Chain Length Sizing: Campagnolo®
While most chains can be sized using the same methods, Campagnolo® recommends specific measures be taken in order to ensure ideal shifting feel at the levers. This repair help article will take you step by step through the methods of sizing Campagnolo® chains.
Campagnolo® drivetrains require the longest possible chain length the bike can use. Campagnolo® says this results in a feeling of softness in shifting by reducing spring tension at the pulley cage. You will need a chain tool to break the chain and an 8mm hex wrench to use a feeler gauge. If you are running the eleven speed Campagnolo® chain, note that our CT-4.3 or CT-6.3 include peening anvils.
Before we remove the old chain, we need to confirm it was an acceptable length. If it is, you can simply use that to size the new chain. Shift to the largest sprocket front and rear. If the derailleur makes the shift and there is a bend at each pulley, the chain is not too short.
Now, shift to the smallest cog and front chainring. There should be no slack in the lower run of chain. The chain should not be contacting itself at the front guide pulley. In the Campagnolo® sizing system, this gap should be between eight and fifteen millimeters. However, if the gap is less than eight millimeters and the chain is not and the chain is not slack and there is no contact at the pulleys, it is considered a usable length.
Old Chain Method
If the old chain is an acceptable length, lay it next to the new chain on a flat surface. Always line up ends with outer plates and take care to match them rivet to rivet, noting that old chains will lengthen as they wear. Cut the new chain to the same length as the old chain and voila, your chain is sized.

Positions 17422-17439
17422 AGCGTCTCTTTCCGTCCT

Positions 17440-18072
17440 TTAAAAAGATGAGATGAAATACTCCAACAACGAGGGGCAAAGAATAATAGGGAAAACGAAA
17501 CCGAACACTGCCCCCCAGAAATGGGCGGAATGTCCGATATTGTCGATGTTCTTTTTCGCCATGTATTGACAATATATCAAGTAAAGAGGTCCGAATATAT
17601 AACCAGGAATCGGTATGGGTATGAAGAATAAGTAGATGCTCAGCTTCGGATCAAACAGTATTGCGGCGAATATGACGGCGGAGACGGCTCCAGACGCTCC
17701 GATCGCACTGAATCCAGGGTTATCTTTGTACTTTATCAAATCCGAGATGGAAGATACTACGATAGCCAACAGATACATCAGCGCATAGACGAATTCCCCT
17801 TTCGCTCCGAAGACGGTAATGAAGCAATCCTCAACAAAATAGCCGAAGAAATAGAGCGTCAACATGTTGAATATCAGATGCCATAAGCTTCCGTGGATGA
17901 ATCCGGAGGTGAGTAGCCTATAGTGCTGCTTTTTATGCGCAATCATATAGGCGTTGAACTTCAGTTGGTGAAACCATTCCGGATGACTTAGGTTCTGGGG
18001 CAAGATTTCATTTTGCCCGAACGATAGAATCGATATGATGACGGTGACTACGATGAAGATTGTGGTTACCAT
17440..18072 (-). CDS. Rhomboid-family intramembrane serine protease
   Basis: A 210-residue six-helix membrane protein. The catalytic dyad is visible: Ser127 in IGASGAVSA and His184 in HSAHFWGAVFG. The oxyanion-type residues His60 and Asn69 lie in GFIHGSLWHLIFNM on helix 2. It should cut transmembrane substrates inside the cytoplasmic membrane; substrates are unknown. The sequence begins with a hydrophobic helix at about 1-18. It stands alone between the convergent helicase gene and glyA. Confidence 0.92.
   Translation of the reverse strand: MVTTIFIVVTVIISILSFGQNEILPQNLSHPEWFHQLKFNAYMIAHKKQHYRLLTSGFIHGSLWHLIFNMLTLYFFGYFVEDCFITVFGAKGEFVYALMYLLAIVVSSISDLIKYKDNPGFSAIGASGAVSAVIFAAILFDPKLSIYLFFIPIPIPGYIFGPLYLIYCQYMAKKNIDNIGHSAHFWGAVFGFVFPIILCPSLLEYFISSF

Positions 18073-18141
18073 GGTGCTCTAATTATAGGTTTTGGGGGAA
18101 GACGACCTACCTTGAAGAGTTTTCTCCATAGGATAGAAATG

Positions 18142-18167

New Chain Method
To size a chain without the use of an old chain, begin by removing the old chain and shift both front and rear derailleurs into the smallest cog and front chainring. Using the end with the outer plates, route the new chain through the rear derailleur.
Be sure to route in a straight line from the lower pulley to the upper pulley and be aware of any tabs in the cage and route the chain on on the correct side of the tab.
After passing the chain through the rear derailleur and around the smallest rear cog, route it through the front derailleur and onto the smallest chainring.
Hold the chain end on the front chainring at the five o’clock position and pull the lower section of the chain well forward until the rear derailleur pulleys are approximately perpendicular to the ground. This will wind up the body and cage pivot spring.
Now begin to lengthen the chain. Extend the lower section of chain one inch, or two rivets at a time. Extend the chain until the gap between the lower section of chain and the section of chain that wraps around the guide pulley cage of the derailleur cage is between eight and fifteen millimeters. To see if the gap is too small, use an eight millimeter hex wrench as a feeler gauge. The wrench should fit into this gap.
Mark the rivet to be cut at the front chainring and break the chain using a chain tool. Your chain is now sized and ready for installation.